They might have come into circulation in the UK in late March, but the new bimetallic 12-sided one pound coins still get my attention each time I have one in my hand.
The coins, complete with their distinctive new look and series of security features – including grooved edges and a high-tech hologram – got me thinking about the lessons businesses can learn from their launch.
Although switching from one coin to another might not seem like a big deal, it does draw attention to a range of issues that all companies should think carefully about. Here are a couple of the most important lessons I think businesses can learn.
It pays to plan ahead
Forward planning is vital in any business, and this includes paying attention to any upcoming developments that could affect your day-to-day operations. If you don’t put effective measures in place to help your company cope with any imminent changes, you could be left counting the cost – and your reputation may be damaged as well.
Highlighting this fact, some businesses seemed to be caught off guard when the new pound coin was first launched. Around the country, a range of ticket and vending machines, as well as supermarket trolleys, weren’t adapted to accept the new coins.
In fact, according to the Automatic Vending Association (AVA), around 15 per cent of the UK’s vending machines were initially unable to accept the replacement coins. This may have resulted in countless missed sales opportunities. Tesco was one of the supermarkets hit. It had to leave trolleys at some of its larger stores unlocked while it updated its locking mechanisms to accept the new coins.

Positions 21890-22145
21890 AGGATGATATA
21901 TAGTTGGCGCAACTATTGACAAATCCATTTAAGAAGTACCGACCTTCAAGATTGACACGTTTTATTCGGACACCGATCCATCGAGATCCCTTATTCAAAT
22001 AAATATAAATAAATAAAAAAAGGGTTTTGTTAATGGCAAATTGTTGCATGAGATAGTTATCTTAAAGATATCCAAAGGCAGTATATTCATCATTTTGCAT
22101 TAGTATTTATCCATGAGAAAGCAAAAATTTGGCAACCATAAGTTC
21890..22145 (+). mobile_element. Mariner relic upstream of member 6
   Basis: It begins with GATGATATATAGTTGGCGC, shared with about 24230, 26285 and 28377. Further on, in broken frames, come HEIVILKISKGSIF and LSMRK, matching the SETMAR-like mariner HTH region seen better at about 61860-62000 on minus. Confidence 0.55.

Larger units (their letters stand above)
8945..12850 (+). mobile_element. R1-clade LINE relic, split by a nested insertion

There’s a risk that any long-term strategic planning will end up taking a back seat – especially when you’re under pressure to meet demand for your products or services and you have other important priorities to focus on. But if you want to ensure your company is ready for whatever lies ahead, it’s essential to devote time and energy to future proofing your strategies on an ongoing basis.
Factor your finances into any change
The launch of the coin also reinforced the importance of factoring your finances into any changes or enhancements you introduce in your business. Treasury assessments of the economic impact of the introduction of new 5p and 10p coins in 2011 suggest that it cost the coin-operated industry approximately £80 million.
This time round, the figures are likely to be even higher. The British Parking Association states that it can cost up to £130 per machine for a software upgrade, while hardware changes can come with a bill of £350 per machine. The AVA estimates that it will cost companies a combined total of around £32 million to upgrade the UK’s 500,000 vending machines.
It may not be easy, but creating a financial cushion around the implementation of any new idea will help you cope with expenses like these. In turn, it could increase your chances of securing the long-term success of your business – and it means you can enjoy greater peace of mind.